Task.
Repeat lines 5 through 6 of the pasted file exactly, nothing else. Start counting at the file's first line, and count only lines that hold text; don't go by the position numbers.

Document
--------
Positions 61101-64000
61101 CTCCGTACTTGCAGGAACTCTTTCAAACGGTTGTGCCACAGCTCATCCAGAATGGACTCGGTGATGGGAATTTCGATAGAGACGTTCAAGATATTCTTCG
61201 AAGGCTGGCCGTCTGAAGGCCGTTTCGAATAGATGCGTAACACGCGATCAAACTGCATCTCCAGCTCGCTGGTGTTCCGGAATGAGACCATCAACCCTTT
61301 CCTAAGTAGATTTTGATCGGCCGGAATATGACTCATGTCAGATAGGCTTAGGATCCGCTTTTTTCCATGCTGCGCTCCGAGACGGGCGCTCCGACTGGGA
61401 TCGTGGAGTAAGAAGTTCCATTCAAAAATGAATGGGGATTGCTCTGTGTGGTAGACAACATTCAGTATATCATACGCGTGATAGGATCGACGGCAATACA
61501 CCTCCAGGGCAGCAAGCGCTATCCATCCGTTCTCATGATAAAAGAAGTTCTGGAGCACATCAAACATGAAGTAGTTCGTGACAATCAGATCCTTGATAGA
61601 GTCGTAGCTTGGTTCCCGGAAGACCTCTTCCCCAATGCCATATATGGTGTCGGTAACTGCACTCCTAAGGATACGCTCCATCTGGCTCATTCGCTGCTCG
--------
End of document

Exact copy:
61401 TCGTGGAGTAAGAAGTTCCATTCAAAAATGAATGGGGATTGCTCTGTGTGGTAGACAACATTCAGTATATCATACGCGTGATAGGATCGACGGCAATACA
61501 CCTCCAGGGCAGCAAGCGCTATCCATCCGTTCTCATGATAAAAGAAGTTCTGGAGCACATCAAACATGAAGTAGTTCGTGACAATCAGATCCTTGATAGA